- The amnesty programme of the federal government is yielding good results
- Beneficiaries of the programme are being empowered worldwide
- A recent revelation shows that government's commitment to the programme is unshaken
The special adviser to the president on Niger Delta, Brigadier-General Paul Boroh (rtd) says no fewer than 317 ex-agitators have graduated from different institutions in the U.S. and UK in 2017.
Boroh, who is also the coordinator of the Presidential Amnesty Programme, disclosed this in New York on Friday, July 14 when he visited Professor Tijjani Bande, Nigeria’s Ambassador/Special Representative to the UN and the Deputy Ambassador Samson Itegboje.
The presidential aide explained that the amnesty programme was managing the 30,000 ex-agitators from the Niger Delta region.
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He said the programme, which started in 2009, had sponsored the beneficiaries in various skill acquisition, education and entrepreneurship trainings, among others.
According to him, the programme has helped greatly to stabilise the Niger Delta region, adding that the federal government is consolidating on the achievements to buoy the economy.
“This year alone, we have 177 graduates of the amnesty programme from the U.S. and 140 from the UK.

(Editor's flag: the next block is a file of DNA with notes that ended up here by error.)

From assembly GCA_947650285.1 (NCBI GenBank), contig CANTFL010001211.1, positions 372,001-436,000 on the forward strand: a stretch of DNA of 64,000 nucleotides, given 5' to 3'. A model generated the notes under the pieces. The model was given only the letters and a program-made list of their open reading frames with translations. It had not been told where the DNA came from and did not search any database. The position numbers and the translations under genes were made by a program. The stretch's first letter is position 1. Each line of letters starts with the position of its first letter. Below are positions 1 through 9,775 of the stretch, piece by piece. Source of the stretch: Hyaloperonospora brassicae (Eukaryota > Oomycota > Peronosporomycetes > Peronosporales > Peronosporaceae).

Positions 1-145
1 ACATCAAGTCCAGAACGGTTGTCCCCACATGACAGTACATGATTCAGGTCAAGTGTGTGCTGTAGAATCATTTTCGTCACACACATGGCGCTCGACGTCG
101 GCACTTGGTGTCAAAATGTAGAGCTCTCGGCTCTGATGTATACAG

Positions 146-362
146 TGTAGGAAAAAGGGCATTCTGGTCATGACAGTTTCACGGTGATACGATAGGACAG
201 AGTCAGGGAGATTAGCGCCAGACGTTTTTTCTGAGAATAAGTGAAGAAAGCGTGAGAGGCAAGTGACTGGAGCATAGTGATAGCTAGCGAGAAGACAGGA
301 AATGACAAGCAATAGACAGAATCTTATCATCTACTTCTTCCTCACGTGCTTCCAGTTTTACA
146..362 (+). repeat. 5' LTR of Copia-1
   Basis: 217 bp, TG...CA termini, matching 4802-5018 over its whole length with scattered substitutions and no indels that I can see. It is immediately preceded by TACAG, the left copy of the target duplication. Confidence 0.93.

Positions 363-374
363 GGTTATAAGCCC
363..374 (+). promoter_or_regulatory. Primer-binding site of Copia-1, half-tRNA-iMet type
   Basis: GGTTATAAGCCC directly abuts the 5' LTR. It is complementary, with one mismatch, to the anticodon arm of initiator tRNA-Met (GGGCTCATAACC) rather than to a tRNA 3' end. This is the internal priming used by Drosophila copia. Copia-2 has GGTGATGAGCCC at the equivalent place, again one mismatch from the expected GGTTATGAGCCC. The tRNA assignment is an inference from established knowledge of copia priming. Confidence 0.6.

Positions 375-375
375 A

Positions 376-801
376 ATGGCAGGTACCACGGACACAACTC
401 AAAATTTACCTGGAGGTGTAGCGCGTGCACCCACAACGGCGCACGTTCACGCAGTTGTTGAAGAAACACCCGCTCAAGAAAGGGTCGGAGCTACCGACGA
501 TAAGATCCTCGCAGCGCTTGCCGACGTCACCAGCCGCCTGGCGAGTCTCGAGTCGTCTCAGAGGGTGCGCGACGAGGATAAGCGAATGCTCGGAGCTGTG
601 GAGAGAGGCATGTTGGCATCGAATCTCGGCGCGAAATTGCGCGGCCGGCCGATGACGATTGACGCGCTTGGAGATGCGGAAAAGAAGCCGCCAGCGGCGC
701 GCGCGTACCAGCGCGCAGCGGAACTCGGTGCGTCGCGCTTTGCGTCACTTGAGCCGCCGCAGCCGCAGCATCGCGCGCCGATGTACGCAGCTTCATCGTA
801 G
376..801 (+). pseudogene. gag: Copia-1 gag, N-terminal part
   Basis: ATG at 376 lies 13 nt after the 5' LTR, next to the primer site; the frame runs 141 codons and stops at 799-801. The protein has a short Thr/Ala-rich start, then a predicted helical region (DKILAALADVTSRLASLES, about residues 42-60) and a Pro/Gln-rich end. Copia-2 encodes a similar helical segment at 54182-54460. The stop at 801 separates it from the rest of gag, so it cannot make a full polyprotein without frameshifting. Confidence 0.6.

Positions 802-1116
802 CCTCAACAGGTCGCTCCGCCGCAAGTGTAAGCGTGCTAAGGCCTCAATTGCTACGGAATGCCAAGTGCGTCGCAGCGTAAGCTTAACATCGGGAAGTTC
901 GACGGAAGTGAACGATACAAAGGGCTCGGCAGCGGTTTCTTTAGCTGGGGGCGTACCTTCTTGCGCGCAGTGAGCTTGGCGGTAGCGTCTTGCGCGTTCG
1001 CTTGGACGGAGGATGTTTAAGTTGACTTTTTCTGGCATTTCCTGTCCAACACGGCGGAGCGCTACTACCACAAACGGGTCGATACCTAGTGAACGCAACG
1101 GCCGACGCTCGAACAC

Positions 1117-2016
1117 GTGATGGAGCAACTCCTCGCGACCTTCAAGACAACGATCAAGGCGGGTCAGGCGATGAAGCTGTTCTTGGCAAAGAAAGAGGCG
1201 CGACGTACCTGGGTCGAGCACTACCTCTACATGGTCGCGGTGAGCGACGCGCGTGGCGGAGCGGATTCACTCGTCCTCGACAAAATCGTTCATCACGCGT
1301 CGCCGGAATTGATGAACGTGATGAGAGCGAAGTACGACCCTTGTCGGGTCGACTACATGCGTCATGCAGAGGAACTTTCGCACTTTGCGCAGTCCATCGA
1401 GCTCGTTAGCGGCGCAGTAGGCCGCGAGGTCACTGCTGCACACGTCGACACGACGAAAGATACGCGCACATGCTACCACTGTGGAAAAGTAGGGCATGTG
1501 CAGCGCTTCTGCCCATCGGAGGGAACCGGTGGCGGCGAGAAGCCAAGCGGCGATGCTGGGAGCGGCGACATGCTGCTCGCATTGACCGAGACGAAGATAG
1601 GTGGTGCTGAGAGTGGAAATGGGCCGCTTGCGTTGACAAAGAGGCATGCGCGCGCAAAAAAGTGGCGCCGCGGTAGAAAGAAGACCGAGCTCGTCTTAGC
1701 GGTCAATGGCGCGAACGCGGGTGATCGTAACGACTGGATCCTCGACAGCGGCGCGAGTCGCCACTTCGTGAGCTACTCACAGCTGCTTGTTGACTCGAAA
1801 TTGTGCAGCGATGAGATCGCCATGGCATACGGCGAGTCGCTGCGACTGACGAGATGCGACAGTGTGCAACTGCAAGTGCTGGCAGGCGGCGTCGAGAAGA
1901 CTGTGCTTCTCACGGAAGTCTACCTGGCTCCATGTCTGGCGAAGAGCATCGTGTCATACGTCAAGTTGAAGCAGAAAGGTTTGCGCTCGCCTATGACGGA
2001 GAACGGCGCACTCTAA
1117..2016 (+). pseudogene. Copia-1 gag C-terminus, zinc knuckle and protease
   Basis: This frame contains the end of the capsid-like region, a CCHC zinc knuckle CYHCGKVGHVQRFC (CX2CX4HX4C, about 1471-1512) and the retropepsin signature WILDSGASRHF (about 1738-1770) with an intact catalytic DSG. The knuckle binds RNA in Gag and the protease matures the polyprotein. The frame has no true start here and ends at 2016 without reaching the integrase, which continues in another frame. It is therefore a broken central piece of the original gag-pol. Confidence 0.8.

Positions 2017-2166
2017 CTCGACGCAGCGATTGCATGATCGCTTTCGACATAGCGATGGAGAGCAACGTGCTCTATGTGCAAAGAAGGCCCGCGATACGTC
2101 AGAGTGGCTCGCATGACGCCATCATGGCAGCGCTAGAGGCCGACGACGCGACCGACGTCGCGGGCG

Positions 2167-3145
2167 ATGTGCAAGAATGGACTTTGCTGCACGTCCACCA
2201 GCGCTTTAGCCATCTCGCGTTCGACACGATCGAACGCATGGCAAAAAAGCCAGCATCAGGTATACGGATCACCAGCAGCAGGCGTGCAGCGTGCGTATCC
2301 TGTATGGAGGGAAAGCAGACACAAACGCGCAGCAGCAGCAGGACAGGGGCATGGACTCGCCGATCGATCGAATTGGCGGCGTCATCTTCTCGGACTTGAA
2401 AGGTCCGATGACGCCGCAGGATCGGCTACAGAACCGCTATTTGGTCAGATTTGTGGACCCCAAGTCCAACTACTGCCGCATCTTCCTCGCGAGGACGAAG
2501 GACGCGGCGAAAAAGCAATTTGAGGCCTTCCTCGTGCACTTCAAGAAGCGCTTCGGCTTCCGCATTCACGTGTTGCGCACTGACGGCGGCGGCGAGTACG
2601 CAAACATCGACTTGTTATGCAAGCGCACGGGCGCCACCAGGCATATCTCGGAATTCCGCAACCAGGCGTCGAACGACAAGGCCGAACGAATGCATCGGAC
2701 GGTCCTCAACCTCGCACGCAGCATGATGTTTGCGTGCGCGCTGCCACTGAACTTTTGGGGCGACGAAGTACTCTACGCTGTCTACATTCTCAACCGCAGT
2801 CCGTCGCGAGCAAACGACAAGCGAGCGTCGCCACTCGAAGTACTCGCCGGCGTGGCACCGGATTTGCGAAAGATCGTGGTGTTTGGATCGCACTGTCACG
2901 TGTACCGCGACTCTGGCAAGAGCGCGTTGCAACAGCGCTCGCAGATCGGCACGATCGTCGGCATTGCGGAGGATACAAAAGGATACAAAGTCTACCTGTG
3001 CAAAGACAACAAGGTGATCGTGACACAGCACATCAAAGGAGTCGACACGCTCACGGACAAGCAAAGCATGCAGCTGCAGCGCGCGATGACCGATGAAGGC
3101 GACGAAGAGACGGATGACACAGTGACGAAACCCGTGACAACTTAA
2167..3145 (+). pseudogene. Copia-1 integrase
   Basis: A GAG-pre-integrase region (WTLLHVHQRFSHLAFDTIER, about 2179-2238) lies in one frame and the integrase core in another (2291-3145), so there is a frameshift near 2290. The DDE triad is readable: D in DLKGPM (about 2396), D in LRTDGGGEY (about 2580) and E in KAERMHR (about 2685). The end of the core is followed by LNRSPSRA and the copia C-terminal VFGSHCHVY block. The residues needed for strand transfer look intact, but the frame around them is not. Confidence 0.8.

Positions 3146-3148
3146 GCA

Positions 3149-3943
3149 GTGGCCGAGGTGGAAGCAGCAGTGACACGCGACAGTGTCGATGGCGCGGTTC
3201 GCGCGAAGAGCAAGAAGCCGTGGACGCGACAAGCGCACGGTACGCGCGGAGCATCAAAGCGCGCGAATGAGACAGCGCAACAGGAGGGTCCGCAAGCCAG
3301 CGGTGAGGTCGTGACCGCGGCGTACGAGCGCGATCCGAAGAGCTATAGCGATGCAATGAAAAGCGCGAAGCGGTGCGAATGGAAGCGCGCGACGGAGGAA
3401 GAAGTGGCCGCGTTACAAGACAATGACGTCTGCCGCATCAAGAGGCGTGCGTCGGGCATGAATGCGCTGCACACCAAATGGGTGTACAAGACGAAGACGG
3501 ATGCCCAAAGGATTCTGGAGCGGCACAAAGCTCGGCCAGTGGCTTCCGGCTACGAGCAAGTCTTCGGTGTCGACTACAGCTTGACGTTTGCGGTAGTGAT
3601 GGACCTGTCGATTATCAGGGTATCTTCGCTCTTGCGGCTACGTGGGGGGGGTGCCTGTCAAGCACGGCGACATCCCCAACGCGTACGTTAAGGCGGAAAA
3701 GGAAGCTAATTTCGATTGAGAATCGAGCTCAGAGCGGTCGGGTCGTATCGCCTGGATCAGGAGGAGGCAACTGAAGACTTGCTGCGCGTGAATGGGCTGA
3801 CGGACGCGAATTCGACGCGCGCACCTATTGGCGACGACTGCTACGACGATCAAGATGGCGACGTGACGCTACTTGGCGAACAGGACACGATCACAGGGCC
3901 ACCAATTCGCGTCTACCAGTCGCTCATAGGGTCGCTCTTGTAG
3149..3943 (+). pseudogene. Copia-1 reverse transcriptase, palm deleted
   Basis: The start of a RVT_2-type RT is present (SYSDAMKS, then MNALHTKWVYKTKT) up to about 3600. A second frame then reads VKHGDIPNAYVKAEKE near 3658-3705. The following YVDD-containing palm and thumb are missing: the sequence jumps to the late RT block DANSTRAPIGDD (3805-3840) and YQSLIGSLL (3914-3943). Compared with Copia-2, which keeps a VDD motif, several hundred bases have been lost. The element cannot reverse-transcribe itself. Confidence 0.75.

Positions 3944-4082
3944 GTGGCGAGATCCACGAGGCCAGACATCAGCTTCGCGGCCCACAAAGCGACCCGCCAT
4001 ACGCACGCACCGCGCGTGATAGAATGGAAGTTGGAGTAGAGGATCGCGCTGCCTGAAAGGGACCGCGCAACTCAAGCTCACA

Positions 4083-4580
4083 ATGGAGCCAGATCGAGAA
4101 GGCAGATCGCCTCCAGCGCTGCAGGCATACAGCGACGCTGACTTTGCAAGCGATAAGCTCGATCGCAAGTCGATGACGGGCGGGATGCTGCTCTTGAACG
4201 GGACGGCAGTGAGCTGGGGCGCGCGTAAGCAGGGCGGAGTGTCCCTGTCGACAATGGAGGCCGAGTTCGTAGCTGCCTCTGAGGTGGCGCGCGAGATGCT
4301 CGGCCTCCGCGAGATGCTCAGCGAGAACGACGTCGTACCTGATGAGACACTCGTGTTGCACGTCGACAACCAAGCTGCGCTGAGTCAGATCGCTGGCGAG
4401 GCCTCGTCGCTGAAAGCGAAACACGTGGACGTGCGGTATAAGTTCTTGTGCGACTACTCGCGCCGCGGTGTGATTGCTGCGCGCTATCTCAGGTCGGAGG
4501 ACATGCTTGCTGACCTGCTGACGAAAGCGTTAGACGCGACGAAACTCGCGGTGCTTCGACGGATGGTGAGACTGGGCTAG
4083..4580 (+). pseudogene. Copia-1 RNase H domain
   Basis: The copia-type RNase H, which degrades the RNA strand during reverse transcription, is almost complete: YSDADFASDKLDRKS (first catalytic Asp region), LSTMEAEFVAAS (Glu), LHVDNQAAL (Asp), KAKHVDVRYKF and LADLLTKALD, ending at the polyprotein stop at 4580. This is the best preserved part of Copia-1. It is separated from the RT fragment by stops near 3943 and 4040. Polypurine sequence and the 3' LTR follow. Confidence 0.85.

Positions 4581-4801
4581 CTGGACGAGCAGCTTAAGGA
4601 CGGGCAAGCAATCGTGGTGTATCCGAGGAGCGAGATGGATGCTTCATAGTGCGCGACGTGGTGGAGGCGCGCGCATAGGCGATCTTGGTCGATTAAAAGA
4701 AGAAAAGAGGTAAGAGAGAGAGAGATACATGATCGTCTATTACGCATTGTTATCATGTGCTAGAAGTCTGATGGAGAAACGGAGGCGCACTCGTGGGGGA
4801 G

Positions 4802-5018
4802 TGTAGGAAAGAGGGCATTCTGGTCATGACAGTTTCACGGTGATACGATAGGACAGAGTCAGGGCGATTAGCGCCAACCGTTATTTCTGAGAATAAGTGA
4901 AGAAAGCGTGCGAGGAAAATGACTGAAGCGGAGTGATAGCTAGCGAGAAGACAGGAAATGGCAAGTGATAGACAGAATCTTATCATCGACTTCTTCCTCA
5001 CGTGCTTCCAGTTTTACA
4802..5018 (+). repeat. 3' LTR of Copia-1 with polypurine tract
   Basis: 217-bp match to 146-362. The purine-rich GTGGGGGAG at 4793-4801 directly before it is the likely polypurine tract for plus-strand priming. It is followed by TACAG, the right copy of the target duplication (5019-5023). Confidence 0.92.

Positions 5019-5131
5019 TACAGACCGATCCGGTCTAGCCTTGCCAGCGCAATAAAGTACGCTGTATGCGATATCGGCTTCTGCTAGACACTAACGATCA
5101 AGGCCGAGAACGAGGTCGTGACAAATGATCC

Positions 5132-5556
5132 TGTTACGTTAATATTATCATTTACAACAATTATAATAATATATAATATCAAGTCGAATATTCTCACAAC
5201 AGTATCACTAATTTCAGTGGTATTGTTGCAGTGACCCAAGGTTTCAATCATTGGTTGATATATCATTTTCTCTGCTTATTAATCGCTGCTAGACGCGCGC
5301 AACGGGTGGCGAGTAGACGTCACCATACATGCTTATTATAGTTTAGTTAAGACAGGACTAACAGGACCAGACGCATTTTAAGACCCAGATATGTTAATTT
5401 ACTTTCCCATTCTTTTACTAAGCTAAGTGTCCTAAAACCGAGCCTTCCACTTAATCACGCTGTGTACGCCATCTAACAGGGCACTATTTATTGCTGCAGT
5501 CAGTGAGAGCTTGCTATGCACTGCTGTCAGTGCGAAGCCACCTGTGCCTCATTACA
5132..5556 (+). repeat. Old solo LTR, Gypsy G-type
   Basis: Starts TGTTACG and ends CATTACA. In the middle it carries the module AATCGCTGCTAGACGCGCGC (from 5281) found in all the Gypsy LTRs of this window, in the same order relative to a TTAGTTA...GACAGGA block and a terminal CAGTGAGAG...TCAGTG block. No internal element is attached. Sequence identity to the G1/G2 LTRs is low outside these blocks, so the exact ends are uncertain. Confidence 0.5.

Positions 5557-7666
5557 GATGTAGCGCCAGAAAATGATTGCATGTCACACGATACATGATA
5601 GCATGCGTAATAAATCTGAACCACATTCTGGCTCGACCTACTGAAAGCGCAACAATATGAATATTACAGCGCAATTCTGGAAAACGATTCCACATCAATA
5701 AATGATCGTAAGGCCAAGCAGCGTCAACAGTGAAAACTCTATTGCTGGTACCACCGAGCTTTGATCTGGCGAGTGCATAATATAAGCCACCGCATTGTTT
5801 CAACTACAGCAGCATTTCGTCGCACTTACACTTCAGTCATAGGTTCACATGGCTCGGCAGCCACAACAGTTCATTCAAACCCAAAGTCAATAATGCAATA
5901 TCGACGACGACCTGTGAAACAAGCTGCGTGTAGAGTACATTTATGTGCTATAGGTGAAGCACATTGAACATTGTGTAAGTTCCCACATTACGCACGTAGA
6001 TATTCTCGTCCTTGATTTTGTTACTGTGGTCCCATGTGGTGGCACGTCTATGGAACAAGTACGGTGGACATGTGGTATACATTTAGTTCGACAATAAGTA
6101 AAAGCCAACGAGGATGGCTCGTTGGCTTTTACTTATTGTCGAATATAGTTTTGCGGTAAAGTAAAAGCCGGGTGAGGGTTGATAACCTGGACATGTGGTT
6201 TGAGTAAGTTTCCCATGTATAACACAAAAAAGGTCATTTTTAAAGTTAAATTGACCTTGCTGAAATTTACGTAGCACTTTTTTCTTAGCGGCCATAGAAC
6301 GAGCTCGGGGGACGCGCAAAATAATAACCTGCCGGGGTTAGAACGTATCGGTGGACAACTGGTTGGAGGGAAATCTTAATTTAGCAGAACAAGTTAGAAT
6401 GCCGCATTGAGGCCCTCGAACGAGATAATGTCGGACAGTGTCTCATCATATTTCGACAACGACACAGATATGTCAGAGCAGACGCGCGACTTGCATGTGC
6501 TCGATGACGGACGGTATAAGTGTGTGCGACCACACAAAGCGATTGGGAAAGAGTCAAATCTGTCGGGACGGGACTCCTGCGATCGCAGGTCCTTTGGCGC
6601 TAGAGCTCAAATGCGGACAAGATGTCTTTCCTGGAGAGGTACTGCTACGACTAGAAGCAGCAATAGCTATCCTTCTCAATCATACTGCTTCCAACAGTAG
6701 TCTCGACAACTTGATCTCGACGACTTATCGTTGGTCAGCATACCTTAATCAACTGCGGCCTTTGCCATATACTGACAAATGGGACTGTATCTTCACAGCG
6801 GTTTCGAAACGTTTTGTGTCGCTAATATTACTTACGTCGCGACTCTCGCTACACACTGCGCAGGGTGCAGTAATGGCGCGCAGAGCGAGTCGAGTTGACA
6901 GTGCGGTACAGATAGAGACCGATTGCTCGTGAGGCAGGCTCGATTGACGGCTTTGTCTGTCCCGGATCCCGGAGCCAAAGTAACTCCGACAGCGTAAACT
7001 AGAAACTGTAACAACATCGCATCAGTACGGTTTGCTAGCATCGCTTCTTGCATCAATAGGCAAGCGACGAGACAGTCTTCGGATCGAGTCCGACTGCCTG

“By the end of this month, we would be going for the graduation in the UK; that of the U.S. has been on.
“The programme is on course; it helps greatly in stabilizing the situation in the Niger Delta region. I have also been working with the UN.”
Boroh, who was attending the High-level Political Forum on Sustainable Development, said he was invited “to come and disclose what we are doing in the country, particularly in the Niger Delta on the SDGs issues.”
Bande, in his remarks, lauded the amnesty programme on its importance and achievements for the country from inception till date and commended Boroh for his achievements so far.
The Nigerian envoy said every well-meaning Nigerian was concerned about restiveness of youths wherever located.
“Every Nigerian, whether public official or private citizen, will like that you succeed in stabilising that restiveness.
“We are always aware of your activities around the UN system here. The High-Level Forum is an important event where you showcase what it is that you do.
“It’s also important to learn from others as regards what they are doing; I’m sure several other delegations will learn from your interactions with them.
“At the mission, we are always happy that officials come from Nigeria and deliver the best that we know Nigeria can deliver.
“Nigeria is a very important and great country but we all have a duty to work very hard everyday to improve for the benefit of not only our now but more importantly, the future generation of Nigerians,” Bande said. (NAN)
Meanwhile, a notable political figure in the Niger Delta, Chief Bernard Agai has said the economic diversification policy of the present administration is a northern agenda.
Chief Agai canvassed for full control of resources by the state and suggested that the states to pay revenue to the federal government.
“Let every state pay revenue to the federal government. If you know you cannot maintain a state, you can join another one. But they use our own oil money to diversify their economy,” he said.
Watch the NAIJ.com TV video report of the newly reopened Nyanya bus station in Abuja after it was bombed by Boko Haram: